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Four-tusked ‘elephant’ on display at Bandung museum – in fossils

News Desk

The Jakarta Post

-  /  Sat, August 25, 2018  /  02:03 pm
Four-tusked ‘elephant’ on display at Bandung museum – in fossils

Four elephants move across the savanna of Masai Mara Park in northwestern Kenya. (Shutterstock/File)

Skull fossils of an animal related to today’s elephant species that had four ivory tusks instead of two are currently exhibited at the Geology Museum in Bandung, West Java.

The items were discovered in the 1990s by the museum's research team in Wallanae Valley, South Sulawesi.

Visitors to the museum can also marvel at other interesting fossils at the exhibition, including of an ancient pig (Celebochoerus heekereni) and a giant turtle (Geochelone atlas).

As reported by, the elephant-relates species that used to live in Sulawesi according to the fossils found include the Stegodon sompoensis, Stegodon sp. and Elephas celebensis, which refers to the four-tusked animal.

"The age of the ancient elephant's fossils is around 2 million years," said the head of the research team, Fachroel Aziz, a paleovertebrata expert, as quoted by

The fossils of the Stegodon in Sulawesi were first discovered by Dutch researcher Dirk Albert Hooijer in 1953. After his next findings in Sompoh area, he later proposed Stegodon sompoensis as a new species name.

A joint team of the Bandung Geology Research and Development Center and the University of Utrecht as well as the Netherlands' National Museum of Natural History did research in Wallanae Valley between 1989 and 1992. Among their findings were teeth and skull fossils.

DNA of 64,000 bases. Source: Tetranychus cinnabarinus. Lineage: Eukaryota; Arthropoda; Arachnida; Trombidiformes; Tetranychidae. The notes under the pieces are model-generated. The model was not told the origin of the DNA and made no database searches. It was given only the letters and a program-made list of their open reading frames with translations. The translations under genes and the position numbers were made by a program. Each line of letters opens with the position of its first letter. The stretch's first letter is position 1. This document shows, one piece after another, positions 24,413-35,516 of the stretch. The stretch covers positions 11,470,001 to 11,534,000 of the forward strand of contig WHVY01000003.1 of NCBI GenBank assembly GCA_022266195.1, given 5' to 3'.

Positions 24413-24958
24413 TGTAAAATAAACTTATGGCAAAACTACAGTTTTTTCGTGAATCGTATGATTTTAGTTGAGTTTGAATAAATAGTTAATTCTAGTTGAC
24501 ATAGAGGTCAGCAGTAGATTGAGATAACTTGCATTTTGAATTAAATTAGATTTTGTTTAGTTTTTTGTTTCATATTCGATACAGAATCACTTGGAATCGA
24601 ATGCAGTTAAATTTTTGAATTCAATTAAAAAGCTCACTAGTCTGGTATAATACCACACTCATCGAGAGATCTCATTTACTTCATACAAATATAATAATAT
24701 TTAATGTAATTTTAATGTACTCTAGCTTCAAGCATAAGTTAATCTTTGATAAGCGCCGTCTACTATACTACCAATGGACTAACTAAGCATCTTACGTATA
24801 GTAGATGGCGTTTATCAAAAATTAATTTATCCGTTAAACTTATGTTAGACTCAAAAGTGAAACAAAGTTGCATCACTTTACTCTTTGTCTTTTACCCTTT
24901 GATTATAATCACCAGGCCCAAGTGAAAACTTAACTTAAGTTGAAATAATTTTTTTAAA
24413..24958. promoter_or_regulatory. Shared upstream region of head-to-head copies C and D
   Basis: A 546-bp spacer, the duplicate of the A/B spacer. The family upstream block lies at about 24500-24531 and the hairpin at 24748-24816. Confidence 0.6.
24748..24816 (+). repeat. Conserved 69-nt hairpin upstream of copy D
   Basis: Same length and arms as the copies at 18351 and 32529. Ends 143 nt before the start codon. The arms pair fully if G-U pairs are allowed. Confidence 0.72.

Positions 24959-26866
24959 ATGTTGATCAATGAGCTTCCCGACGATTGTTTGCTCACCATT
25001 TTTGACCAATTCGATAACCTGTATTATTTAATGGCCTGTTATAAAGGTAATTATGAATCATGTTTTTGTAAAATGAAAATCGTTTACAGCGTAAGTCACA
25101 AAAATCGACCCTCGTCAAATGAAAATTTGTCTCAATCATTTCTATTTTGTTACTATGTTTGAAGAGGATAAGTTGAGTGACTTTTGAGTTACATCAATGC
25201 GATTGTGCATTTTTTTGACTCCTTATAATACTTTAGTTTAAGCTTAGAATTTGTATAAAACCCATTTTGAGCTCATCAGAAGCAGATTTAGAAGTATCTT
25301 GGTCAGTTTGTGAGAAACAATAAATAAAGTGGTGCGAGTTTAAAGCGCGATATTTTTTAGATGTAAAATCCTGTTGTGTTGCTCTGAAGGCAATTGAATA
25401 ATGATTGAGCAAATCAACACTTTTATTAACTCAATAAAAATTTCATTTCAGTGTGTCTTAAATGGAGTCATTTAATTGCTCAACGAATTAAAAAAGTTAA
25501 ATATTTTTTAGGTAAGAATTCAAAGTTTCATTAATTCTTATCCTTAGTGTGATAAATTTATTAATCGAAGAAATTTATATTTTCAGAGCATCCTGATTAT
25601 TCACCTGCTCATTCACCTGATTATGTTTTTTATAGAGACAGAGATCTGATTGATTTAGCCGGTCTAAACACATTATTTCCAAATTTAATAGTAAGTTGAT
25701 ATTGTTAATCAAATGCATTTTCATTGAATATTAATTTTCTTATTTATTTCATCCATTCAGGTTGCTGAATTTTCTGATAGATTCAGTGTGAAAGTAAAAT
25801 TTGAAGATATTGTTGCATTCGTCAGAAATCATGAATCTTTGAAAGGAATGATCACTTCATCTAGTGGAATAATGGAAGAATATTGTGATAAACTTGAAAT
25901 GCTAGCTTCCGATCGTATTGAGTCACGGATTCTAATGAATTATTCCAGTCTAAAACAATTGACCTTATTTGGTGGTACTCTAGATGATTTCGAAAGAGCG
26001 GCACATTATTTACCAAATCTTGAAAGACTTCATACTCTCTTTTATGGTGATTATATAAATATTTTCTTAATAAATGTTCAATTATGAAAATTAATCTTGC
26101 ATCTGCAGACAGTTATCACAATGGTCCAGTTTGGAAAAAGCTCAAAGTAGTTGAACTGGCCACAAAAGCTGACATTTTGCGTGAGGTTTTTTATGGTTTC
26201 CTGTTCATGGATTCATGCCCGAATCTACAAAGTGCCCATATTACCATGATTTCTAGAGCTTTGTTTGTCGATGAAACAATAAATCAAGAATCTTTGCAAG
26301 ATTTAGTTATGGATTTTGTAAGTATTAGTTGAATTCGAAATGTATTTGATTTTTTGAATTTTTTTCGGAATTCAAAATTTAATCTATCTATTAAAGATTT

Based on the size of their teeth, said Fachroel, the Stegodon sompoensis was considered a dwarf. "It was a small elephant, similar to a buffalo [in size]."

Read also: 700,000-year-old elephant fossil found in Central Java

Meanwhile the Elephas celebensis that had four tusks was first found by Dutch researcher Heekeren in 1947. The two upper tusks are believed to have been used as a weapon and gouge. Meanwhile, the use of the pair of smaller, lower tusks is not yet known. 

According to researcher Gert van den Berg, so far evidence of their existence in Indonesia has only been found in Sulawesi. During the Miosen era that ran from 23 to 5 million years ago, many of this species could be found in Asia.

"The Stegoloxodon was a relict in Sulawesi; since it was isolated, it was able to exist," he said, adding that elephants in Asia were extinct due to competition with later elephant species. (kes)

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